Despite n-deal, US firms hampered in setting up reactors in India: Report

January 21st, 2009 - 11:07 pm ICT by IANS  

Washington, Jan 21 (IANS) US business executives eyeing India’s estimated $100 billion nuclear pie now suggest there are more hurdles to overcome before they can start setting up reactors and selling fuel to India despite the landmark civil nuclear deal.The executives on the largest-ever US business delegation that met high-level Indian officials, lawmakers and nuclear executives last week say it would take at least two to three years to jump through the bureaucratic hoops, the Washington Post reported Wednesday.

Many of the delays involve US nuclear companies that must comply with stringent US laws that prevent them from sharing details of their technology with Indian partners before bureaucratic approval, it said in a report from New Delhi.

Another is India’s insistence that the US allow it the right to reprocess spent fuel before American companies can sell reactors and fuel to it.

Additionally, India needs to pass laws covering liability and patent protection before US companies can do business. The executives cited by the Post said rival companies from France and Russia, which do not have such restrictions, appear to be racing ahead.

As India prepares for national elections in April, the outgoing government appears to have little time to begin the process of enacting a nuclear liability law that facilitates compensation in the event of a catastrophic accident, the US daily said.

Unlike Americans, state-owned French and Russian nuclear companies do not require these laws to do business because they can claim immunity.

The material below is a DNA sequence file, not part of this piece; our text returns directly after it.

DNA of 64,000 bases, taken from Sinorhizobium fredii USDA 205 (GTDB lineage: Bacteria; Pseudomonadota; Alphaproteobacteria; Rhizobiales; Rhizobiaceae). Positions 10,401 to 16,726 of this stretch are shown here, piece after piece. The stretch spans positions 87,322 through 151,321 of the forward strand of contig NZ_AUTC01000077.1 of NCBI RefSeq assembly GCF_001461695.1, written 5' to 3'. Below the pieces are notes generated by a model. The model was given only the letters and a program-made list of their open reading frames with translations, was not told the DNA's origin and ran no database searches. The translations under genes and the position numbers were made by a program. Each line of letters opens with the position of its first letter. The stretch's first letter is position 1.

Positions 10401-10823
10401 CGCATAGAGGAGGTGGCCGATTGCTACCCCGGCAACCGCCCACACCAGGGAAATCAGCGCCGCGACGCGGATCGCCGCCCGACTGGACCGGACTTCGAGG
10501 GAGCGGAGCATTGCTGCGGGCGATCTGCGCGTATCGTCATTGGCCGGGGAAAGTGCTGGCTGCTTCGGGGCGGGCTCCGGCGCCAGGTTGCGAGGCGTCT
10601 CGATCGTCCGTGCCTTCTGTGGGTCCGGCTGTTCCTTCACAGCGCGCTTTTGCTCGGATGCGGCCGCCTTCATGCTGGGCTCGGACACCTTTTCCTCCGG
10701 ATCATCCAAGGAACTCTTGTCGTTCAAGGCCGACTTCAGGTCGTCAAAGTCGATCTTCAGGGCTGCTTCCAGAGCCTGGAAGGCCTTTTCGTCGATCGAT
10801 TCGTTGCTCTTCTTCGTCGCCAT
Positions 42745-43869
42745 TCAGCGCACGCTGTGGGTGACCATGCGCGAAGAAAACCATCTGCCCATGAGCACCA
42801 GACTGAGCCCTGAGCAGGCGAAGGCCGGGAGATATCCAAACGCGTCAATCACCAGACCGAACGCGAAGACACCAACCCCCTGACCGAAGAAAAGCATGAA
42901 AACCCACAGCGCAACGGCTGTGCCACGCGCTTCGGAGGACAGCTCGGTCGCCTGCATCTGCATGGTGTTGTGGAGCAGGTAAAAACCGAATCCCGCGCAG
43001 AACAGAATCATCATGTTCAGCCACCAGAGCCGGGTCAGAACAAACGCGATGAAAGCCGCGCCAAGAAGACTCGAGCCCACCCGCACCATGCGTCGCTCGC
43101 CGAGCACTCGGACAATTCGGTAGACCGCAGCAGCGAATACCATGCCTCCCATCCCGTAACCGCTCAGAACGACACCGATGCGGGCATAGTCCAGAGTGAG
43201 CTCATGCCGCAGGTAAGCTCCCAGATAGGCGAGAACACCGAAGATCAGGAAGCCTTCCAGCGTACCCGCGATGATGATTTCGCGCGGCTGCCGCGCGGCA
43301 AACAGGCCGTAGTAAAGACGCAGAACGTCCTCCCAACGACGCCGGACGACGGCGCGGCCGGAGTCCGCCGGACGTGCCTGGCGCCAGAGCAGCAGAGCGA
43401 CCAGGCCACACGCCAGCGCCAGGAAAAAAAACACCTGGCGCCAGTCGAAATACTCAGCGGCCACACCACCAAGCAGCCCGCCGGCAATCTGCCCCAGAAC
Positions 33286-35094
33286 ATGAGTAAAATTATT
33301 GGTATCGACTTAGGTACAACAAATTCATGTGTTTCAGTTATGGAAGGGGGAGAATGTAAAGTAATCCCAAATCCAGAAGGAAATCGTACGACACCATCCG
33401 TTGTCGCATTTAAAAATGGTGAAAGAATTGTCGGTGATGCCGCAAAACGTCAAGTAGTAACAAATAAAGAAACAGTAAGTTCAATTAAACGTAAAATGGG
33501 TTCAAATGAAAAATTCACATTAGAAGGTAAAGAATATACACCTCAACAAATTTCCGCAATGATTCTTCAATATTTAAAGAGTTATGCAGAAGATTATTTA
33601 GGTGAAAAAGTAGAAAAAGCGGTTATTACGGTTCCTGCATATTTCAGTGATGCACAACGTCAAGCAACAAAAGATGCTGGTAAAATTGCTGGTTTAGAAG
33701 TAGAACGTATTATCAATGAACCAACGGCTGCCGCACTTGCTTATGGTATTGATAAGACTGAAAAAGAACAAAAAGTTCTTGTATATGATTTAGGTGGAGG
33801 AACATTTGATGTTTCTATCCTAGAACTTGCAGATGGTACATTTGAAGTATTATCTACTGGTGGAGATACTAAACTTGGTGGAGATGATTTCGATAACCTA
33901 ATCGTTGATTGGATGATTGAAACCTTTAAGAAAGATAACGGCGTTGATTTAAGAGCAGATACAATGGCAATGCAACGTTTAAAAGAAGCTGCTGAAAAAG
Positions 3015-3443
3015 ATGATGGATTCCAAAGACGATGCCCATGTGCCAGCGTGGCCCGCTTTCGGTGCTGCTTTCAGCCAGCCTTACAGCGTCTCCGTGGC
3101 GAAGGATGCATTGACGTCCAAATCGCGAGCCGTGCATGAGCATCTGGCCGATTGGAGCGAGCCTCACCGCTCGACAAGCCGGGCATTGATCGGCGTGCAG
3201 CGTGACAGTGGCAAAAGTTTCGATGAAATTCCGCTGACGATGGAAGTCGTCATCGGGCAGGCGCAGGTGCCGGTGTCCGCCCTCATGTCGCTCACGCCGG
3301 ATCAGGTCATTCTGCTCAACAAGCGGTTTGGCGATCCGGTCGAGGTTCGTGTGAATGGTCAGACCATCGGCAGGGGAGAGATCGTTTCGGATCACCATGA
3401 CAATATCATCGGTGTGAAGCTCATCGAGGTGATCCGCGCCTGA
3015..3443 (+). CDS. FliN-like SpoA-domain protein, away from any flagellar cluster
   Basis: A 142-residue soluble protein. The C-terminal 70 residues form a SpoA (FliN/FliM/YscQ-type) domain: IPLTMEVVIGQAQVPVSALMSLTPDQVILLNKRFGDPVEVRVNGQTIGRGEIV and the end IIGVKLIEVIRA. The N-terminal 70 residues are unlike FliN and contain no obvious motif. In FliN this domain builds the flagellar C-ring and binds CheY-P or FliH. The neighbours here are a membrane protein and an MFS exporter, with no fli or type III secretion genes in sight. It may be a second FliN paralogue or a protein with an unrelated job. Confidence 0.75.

“The simple reality is that the French and the Russians are ahead of us. They know the sites that have been identified for them to set up business,” R. Michael Gadbaw, a member of the delegation and a professor at Georgetown University Law Centre, was quoted as saying.

Another hurdle is amending India’s atomic energy law to recognise patents for private companies. An amendment to this law may take more than a year.

On the US side, companies need to comply with “Part 810″ licensing requirements to ensure that there is no re-transfer of American nuclear information and technology from safeguarded required to non-safeguarded facilities within India.

In meetings with potential partners in India, General Electric and Westinghouse kept hitting roadblocks, the Post said citing sources in the delegation.

The most challenging and basic obstacle between the two governments is granting India the right to reprocess spent fuel, which New Delhi needs for its three-stage breeder reactors. Reprocessing also entails the risk of proliferation, the Post said.

Ted Jones, director of energy, environment and enterprise with the US-India Business Council, said Atomic Energy Commission chairman Anil Kakodkar told the US executives that commercial ties can commence only after talks about reprocessing rights are concluded.

But the Post cited an unnamed representative of a US nuclear company as saying that reprocessing consent is likely to be more difficult under the new US administration which may include many “non-proliferation czars”.

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